Aphids exhibit several polyphenisms in which discontinuous, alternative phenotypes are produced depending on environmental conditions. One representative example is the wing polyphenism, where winged and wingless females are produced through parthenogenesis. Previous work has shown that, in some aphid species, the density condition sensed by the mother aphid determines the developmental fate of embryos in her ovary, with high densities leading to winged progeny and low densities to wingless progeny. However, little is known about the molecular and physiological mechanisms underlying the wing polyphenism. To identify genes involved in the wing-morph determination in the vetch aphid, Megoura crassicauda, we compared maternal and embryonic transcripts between high- and low-density conditions using differential display, followed by quantitative real-time PCR (qRT-PCR). Under the high-density condition, two genes (Uba1 and Naca) were found to be upregulated in maternal tissues without ovaries, while one gene (ClpP) was upregulated in ovaries containing embryos. Uba1 and Naca encode factors that function in protein modification or transcriptional/translational regulation, respectively. In addition to differential display, candidate gene approaches focusing on morphogenetic and endocrine genes, i.e., wg, dpp, ap, hh, InR, IRS, Foxo, EcR, and USP, were also carried out. We found that wg was upregulated in maternal tissues under the high-density condition. The identified genes from both approaches are candidates for further study of their involvement in the transduction of density signals in mother aphids and/or the initial process of wing differentiation in embryos.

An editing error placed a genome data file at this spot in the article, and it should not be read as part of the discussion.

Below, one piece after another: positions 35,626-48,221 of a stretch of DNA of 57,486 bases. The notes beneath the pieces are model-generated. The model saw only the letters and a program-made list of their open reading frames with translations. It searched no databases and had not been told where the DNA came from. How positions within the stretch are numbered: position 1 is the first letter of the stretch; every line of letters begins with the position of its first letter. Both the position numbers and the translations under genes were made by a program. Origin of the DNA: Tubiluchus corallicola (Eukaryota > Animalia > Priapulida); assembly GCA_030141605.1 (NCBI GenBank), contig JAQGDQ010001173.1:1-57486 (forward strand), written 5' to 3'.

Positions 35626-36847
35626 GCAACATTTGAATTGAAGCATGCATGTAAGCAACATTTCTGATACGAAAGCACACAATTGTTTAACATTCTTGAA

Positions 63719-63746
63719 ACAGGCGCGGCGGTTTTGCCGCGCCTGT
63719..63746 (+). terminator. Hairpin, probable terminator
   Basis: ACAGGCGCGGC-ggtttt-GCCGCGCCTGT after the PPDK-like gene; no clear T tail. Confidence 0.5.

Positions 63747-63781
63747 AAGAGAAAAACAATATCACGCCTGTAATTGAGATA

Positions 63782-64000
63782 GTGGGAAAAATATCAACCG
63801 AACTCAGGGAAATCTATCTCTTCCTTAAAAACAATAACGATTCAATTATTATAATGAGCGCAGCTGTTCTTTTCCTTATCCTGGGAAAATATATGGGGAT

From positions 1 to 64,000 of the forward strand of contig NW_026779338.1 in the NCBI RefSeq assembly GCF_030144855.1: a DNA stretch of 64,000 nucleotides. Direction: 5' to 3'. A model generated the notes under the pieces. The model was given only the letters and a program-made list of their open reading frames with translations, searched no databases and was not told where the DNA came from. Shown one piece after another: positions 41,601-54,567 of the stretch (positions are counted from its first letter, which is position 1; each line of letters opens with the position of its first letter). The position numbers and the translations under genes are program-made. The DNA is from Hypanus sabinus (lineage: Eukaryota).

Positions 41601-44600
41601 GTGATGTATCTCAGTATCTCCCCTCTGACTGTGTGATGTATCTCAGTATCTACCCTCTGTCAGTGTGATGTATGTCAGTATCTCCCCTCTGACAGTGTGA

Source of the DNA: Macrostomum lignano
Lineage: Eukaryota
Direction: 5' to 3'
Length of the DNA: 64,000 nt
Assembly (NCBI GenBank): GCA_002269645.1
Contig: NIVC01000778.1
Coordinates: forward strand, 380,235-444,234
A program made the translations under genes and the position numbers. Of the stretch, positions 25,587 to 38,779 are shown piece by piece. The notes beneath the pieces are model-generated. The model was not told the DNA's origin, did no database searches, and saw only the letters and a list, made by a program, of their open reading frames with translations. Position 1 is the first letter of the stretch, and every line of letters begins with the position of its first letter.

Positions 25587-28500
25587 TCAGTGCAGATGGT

|Number of pages||10|
|Journal||Journal of Experimental Zoology Part A: Ecological Genetics and Physiology|
|Publication status||Published - 2012 Mar|
ASJC Scopus subject areas
- Ecology, Evolution, Behavior and Systematics
- Animal Science and Zoology
- Molecular Biology